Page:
http://www.historians.org/perspectives/issues/2013/1305/Opening-The-Middle-Ground-Journal.cfm

The North Star Reports publishes edited essays from our students, particularly from those who are currently stationed, or will soon be stationed abroad. Students have reported from Mongolia, Southern China, Shanghai, northeastern China, The Netherlands, Tanzania, Ireland, England, Finland, Russia, and Haiti. We also have students developing reviews of books, documentaries, and films, projects on historical memory, the price individuals pay during tragic global conflicts, and analysis of current events from around the world. We will post their dispatches, and report on their interactions with the North Star Reports students and teachers.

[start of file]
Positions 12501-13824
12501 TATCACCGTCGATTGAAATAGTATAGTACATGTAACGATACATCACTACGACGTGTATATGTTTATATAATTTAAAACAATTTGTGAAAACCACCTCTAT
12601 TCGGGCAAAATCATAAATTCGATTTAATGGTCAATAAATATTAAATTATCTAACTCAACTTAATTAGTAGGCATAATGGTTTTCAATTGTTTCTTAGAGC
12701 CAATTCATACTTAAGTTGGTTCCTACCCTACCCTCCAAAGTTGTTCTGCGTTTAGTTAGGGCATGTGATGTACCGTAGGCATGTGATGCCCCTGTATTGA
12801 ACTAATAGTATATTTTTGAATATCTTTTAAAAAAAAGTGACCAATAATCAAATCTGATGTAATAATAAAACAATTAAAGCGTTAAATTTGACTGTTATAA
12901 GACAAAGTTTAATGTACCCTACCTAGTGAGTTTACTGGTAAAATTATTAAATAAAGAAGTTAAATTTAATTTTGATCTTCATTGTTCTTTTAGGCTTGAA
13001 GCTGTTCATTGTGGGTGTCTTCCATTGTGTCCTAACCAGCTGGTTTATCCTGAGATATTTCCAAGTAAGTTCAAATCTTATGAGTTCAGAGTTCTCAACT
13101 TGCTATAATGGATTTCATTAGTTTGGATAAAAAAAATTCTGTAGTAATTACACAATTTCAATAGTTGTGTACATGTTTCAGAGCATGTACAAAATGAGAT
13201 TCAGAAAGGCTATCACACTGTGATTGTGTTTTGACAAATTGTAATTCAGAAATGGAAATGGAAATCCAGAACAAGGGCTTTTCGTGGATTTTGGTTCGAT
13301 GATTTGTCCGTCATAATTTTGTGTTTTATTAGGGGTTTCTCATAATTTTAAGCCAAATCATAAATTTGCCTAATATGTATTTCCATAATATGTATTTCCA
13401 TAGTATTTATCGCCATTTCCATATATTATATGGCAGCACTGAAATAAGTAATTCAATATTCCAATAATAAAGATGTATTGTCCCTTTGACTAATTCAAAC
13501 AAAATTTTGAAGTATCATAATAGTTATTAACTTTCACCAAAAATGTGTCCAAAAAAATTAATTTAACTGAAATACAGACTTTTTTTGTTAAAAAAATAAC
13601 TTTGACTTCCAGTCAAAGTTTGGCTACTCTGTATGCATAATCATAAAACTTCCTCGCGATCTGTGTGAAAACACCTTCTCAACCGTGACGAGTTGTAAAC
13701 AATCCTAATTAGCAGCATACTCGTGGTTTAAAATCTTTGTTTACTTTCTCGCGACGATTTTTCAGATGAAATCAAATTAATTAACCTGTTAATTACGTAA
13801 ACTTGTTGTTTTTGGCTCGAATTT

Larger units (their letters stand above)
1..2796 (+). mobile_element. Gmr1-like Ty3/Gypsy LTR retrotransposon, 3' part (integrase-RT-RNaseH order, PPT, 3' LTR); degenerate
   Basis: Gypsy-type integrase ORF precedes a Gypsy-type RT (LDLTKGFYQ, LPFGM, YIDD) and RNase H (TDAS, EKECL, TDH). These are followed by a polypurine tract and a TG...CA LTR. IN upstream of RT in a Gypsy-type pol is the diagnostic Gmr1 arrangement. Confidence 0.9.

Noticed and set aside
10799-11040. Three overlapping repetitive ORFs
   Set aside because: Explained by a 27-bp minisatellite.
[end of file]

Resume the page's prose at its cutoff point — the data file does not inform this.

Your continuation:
We thank The Department of History and Politics and the School of Arts and Letters of The College of St. Scholastica for their generous financial support for The North Star Reports and The Middle Ground Journal.

Hong-Ming Liang, Ph.D., Chief Editor, The Middle Ground Journal, Associate Professor of History and Politics, The College of St. Scholastica, Duluth, MN, USA

(c) 2012-present The North Star Reports: Global Citizenship and Digital Literacy http://NorthStarReports.org The NSR is sponsored by The Middle Ground Journal and The College of St. Scholastica. See Masthead for our not-for-profit educational open- access policy. K-12 teachers, if you are using these reports for your classes, please contact chief editor Professor Liang at HLIANG (at) css.edu

25 Comments

Filed under Katherine LaFleur, North Star Student Editors, Professor Hong-Ming Liang